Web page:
20. Risk estimation (cont’d) • quantitative uncertainty analysis • confidence bounds • credibility analysis • uncertainty partitioning • qualitative uncertainty analysis

  21. Groups  Individuals The principal limitation on the use of statistical methods for release assessment, even with copious amounts of data, is that estimating the probability that a particular driver will be in an accident or that a particular homeowner will experience a fire requires that the entity be catalogued as belonging to some representative group. This group defines the universe for the statistical model. The specification of this group represents a judgment that may be highly subjective.

  22. Objective vs. Subjectivehow to deal with uncertainty • methods for quantifying and propagating uncertainty through models differ significantly according to whether an objective or a subjective perspective is adopted for the analysis • the choice of perspective is critical because it determines the meaning assigned to probability and also because it affects both the interpretation and quantitative values of the computed risk measures

  23. Objective • sees risk as a measurable property of the physical world • uses methods based on the classical theory of probability and statistics, where probabilities are numbers associated with events • events are interpreted as possible outcomes of repeatable experiments.

  24. Subjective • risk is a product of perceptions • meet the 18th century mathematician Reverend Thomas Bayes • Baysian or judgmental view holds that probability is a number expressing a state of knowledge or degree of belief that depends on the information, experience and theories of the individual who assigns it

  25. Subjective (cont’d) • probability is therefore a function not only of the event, but of the state of information • different people may assign different probabilities and the probability assigned by any one person may change over time as new information is acquired

  26. Sources of error • inaccurate data processing • inappropriate assumptions for extrapolation • fitting models to sparse data • data aggregation • the use of surrogate data

  27. Sources of error (cont’d) • relying on underqualified experts or experts who do not represent a full range of scientific opinion • discretizing continuous decision variables • utilizing models based on poor data or inadequate theory • incomplete models

  28. Solutions? • always use an iterative approach • comparing model predictions with the intuition of experts and decision makers is useful; if models and experts disagree, then either the model is wrong or the analysis • fully disclose sources of uncertainty to avoid a false sense of accuracy

  29. Sources of Uncertainty • statistical uncertainty • parameter uncertainty • judgmental uncertainty • model uncertainty • completeness uncertainty • a crucial flaw in many risk assessments is the failure to describe and characterize uncertainties in the estimates of risk outcomes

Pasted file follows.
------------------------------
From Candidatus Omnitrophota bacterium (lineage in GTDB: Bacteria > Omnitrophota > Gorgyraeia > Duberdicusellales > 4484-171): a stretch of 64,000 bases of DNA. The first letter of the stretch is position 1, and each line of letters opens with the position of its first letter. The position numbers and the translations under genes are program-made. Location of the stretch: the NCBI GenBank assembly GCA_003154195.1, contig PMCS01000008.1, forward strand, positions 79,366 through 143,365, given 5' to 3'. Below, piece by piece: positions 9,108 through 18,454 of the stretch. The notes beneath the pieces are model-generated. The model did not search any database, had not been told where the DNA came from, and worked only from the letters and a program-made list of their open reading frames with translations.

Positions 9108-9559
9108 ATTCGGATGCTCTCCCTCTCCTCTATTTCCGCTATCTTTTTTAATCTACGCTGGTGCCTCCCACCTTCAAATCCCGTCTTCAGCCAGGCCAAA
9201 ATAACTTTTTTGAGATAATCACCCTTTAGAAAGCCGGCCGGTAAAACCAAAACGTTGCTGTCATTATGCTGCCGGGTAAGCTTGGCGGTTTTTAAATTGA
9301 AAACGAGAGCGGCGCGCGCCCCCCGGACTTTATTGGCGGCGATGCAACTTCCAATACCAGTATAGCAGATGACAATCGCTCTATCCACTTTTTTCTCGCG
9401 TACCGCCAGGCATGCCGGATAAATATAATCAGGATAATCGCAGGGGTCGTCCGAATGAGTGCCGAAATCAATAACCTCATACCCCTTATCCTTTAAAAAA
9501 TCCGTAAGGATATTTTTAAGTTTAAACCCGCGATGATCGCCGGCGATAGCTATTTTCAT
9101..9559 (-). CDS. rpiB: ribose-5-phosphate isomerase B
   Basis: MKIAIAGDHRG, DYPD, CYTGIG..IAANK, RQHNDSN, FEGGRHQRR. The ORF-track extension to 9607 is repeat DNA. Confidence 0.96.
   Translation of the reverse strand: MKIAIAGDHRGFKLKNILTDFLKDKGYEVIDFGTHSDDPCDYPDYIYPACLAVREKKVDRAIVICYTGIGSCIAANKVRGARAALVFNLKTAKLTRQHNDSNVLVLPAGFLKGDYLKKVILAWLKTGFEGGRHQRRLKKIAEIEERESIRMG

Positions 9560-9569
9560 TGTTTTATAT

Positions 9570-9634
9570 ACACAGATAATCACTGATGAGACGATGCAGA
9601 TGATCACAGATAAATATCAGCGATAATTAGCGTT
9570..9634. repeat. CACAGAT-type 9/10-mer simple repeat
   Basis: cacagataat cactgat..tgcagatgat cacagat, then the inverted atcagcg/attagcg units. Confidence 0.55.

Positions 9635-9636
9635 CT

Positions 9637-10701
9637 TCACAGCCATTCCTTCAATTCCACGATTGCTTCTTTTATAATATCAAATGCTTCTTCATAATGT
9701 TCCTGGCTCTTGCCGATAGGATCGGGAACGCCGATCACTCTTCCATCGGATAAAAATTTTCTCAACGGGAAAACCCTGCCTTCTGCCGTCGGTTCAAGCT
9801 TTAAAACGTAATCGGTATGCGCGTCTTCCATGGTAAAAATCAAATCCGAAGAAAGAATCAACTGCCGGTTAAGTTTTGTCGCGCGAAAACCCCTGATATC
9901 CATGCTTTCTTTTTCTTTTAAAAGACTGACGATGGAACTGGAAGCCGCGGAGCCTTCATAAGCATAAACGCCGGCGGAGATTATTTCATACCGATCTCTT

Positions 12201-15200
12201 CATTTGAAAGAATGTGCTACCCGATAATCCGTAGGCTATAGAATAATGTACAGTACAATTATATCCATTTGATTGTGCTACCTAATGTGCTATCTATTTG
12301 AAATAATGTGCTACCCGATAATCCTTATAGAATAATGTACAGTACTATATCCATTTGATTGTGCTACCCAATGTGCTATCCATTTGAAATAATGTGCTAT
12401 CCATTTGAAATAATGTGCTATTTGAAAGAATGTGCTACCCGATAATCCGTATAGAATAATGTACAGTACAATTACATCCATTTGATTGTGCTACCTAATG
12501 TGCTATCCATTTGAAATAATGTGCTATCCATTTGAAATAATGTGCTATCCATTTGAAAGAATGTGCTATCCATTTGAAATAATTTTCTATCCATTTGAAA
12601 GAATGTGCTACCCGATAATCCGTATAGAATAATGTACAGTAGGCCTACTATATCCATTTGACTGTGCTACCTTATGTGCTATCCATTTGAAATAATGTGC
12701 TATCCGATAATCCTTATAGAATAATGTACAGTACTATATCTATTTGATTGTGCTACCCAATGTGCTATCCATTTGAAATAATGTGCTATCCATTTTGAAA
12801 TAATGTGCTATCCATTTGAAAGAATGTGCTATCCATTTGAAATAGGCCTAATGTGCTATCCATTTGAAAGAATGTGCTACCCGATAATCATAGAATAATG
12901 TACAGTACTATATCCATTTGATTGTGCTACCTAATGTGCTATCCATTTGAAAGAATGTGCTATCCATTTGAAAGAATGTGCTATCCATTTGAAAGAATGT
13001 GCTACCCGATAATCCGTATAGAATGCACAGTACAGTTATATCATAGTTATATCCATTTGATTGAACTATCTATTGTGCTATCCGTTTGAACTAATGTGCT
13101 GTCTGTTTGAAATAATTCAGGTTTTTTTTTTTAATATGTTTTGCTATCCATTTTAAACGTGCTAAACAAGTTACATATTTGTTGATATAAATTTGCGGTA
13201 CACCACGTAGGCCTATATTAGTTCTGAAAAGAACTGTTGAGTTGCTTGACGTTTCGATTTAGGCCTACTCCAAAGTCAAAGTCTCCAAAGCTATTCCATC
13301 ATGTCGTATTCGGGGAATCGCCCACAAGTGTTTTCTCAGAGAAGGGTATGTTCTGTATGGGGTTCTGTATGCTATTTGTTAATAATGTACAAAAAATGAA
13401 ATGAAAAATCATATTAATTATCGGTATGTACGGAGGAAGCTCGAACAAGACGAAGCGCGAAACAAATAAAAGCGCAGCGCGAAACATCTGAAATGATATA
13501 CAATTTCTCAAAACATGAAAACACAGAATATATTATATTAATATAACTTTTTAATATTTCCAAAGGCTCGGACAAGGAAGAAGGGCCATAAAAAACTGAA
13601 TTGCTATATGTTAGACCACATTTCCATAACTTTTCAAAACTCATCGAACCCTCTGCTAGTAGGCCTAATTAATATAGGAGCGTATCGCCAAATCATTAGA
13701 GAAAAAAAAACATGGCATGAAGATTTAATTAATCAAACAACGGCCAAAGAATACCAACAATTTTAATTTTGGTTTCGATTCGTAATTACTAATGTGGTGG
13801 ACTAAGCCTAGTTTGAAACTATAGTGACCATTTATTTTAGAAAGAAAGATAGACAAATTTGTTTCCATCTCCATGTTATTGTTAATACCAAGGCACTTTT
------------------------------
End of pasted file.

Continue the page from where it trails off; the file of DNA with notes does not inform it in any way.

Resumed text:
30. But ...?? • A study by a NAS committee estimated that the number of bladder cancers resulting from the consumption of saccharin over a lifetime of exposure ranged between 0.22 and 1,144,000 cases • A study by the Department of Energy estimated that fatalities associated with emissions from coal-fired power plants ranged between 1 and 305 per year • A study by the Nuclear Regulatory Commission estimated that the risk of a core-melt at a nuclear power plant ranged from between 1 chance in 10,000 and 1 chance in 1,000,000

  31. Practicality • animal bioassays can cost more than $2 million and take 2-5 years to complete • under the U.S. Toxic Substances Control Act, EPA is charged with the task of screening the roughly 70,000 chemical substances now in use and the more than 1,000 chemicals that enter the market each year

  32. Practicality (cont’d) • a large fault tree/event tree model for an industrial facility can cost more than $500,000 to develop and take more than 2 years to complete • the U.S. Consumer Product Safety Commission deals with more than 2.5 million firms, more than 10,000 products, and some 30,000 consumer deaths and 20 million consumer injuries each year

  33. Nevertheless, still useful to ... • show how different estimates of risk are derived • provide the logic by which different regulatory actions might reduce risk • present a range of plausible risk consequences reflecting uncertainty about underlying theory and data • reduce the range of uncertainty in decision making and identify which estimates are most likely to be accurate • help set priorities and develop standards

  34. And ... • describe and quantify levels of risk that remain after application of risk-reduction technologies • provide an empirical foundation for balancing risks against benefits • identify subpopulations that are especially sensitive or vulnerable • identify crucial areas where the resolution of uncertainty can be most effective in reducing risk

  35. Hazard Identification Exposure Assessment Dose-Response Assessment Risk Characterization Risk Estimate with Attendant Uncertainty Structure of example DFT model for microbial risk assessment for E. coli O157:H7 in hamburger[Marks et al., 1998] occurrence Consumption density Pathogen in food serving Growth/decline Thermal heat transfer Predictive microbiology Ingested number of pathogens Threshold model Non-threshold model

  36. Value judgments in risk assessment • institutional affiliations • trust in information provider • prior experience with similar risk situations • power to influence the source of the risk

  37. Preliminary Pathway Analysis (Possibilistic Hazard Analysis) Source: Institute for Risk Research, March 22, 1996 Unreported Scrapied Sheep Pre-detection Scrapied Sheep Undetected Scrapied Sheep Imported Animal Protein Detected Scrapied Sheep Other As Yet Unknown Contaminated Feed Livestock from “Uninfected” Countries Exposure to CWD in Elk or other SEs Mad Cow Disease In Canada Indigenous Genetic Predisposed Cow Biologics Undiagnosed Mad Cow Disease In Canada Unreported BSE in Canada Importation via U.S. from U.K. Imported Bovine Embryo